Plans for the Temppeliaukio/Tempelplatsen (Temple square) began as early as the 1930s when a plot of land was selected for the building and a competition for the design was held. The plan by J. S. Siren, the winner of the second competition to design the architecture of the church, was interrupted in its early stages when World War II began in 1939. After the war, there was another architectural competition, subsequently won by Timo Suomalainen and Tuomo Suomalainen in 1961. For economic reasons, the suggested plan was scaled back and the interior space of the church then reduced to about one-quarter of its original plan. Construction finally began in February 1968, and the rock-temple was completed for consecration in September 1969.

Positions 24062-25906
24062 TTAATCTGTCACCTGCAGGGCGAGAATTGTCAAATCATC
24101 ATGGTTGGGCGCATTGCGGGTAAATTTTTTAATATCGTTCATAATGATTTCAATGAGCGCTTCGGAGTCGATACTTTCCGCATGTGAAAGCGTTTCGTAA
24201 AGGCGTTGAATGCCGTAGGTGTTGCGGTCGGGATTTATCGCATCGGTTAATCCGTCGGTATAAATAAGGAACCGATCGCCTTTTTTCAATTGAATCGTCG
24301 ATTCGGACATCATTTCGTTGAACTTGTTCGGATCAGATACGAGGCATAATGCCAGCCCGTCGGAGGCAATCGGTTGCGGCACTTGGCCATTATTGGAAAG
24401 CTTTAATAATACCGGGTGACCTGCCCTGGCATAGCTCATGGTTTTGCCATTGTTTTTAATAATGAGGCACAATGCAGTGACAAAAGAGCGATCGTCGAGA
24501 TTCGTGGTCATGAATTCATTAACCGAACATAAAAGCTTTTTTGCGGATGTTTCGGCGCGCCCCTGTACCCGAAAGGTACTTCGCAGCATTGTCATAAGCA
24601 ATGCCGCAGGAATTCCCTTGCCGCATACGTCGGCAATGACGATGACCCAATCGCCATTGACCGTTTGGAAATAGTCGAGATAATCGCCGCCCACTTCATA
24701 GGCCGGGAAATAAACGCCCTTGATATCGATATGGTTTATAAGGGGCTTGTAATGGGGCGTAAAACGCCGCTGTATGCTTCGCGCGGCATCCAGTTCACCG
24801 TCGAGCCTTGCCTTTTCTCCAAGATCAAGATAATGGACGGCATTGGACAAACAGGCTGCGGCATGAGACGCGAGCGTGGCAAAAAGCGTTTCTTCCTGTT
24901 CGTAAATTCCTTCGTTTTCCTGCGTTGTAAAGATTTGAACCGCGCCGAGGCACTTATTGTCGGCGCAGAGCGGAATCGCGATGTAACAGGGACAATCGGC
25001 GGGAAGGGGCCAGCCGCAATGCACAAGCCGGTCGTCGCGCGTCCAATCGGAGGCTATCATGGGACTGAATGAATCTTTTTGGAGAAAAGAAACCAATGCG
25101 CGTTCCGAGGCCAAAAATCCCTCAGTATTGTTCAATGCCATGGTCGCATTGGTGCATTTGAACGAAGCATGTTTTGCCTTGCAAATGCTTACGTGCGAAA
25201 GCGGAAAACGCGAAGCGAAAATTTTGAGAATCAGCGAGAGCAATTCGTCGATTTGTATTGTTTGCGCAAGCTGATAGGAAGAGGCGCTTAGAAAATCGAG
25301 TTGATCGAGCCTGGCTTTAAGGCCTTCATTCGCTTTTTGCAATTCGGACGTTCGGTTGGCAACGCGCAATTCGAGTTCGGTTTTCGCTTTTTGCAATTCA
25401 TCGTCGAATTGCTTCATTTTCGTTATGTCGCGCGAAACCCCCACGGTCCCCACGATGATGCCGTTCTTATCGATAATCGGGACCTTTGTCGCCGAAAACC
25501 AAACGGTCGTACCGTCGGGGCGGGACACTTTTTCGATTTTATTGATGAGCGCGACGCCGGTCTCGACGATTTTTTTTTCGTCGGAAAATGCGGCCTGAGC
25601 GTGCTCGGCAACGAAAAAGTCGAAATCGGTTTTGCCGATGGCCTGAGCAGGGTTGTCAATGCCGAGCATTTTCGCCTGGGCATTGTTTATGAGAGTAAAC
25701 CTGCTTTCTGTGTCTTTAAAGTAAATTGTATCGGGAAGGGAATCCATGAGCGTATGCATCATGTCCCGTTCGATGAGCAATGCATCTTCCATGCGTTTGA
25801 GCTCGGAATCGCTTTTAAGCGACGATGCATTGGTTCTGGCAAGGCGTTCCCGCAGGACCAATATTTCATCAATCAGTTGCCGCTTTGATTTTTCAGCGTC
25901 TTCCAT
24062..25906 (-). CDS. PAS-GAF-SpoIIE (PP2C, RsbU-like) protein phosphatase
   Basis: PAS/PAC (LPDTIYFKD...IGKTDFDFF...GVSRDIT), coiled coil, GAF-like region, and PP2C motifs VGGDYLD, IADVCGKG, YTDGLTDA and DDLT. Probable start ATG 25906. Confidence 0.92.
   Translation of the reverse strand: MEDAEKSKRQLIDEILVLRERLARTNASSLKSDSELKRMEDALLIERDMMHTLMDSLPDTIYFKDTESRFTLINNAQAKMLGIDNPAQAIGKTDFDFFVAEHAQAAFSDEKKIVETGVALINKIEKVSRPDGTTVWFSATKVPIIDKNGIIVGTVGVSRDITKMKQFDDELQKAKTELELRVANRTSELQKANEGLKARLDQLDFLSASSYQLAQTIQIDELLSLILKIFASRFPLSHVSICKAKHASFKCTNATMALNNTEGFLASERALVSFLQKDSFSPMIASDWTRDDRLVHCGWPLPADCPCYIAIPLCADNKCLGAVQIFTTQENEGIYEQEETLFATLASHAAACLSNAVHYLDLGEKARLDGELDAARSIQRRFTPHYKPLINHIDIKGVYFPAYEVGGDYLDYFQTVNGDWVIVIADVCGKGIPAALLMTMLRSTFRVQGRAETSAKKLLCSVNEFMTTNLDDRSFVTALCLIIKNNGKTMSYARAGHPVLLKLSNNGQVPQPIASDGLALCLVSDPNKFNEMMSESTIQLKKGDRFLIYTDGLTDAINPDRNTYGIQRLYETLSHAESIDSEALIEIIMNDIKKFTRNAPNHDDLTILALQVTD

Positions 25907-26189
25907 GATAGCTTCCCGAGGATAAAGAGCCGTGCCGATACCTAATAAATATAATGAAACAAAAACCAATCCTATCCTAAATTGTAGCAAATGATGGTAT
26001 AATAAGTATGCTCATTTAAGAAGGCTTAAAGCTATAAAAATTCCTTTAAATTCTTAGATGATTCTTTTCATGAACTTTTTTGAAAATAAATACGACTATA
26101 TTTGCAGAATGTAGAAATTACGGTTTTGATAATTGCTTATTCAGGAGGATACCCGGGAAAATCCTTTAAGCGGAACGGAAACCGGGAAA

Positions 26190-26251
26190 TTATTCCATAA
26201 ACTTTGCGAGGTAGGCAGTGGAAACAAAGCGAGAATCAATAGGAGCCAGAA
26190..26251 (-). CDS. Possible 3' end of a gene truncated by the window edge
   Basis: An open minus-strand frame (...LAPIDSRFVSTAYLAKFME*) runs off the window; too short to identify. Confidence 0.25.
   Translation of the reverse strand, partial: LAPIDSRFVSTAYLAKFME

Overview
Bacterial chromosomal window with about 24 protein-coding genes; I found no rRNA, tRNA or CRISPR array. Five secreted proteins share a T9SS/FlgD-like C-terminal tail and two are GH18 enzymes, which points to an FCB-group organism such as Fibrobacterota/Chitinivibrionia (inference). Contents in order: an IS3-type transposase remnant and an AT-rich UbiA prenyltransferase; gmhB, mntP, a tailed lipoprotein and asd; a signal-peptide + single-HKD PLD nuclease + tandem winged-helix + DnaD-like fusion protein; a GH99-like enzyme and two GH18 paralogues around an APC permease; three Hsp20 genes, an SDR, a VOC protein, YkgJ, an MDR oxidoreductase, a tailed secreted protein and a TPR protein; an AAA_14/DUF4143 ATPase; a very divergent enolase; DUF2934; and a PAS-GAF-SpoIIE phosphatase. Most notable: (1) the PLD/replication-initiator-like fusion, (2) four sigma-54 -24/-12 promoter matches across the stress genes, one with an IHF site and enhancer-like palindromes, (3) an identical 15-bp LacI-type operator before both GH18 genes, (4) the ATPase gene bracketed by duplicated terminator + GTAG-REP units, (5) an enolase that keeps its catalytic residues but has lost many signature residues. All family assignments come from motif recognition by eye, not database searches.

The interior was excavated and built directly out of solid rock and is bathed in natural light which enters through the skylight surrounding the center copper dome. The church is used frequently as a concert venue due to its excellent acoustics. The acoustic quality is created by the rough, virtually unworked rock surfaces. The iconic rock walls were not included in the original competition entry, even though the Suomalainen brothers had considered the idea, because they believed that it was too radical for the competition jury. But when conductor Paavo Berglund shared his knowledge of acoustics from some of the best music halls and the acoustical engineer Mauri Parjo gave requirements for the wall surfaces, the Suomalainen brothers discovered that they could fulfill all the requirements for the acoustics by leaving the rock walls exposed in the Church Hall.
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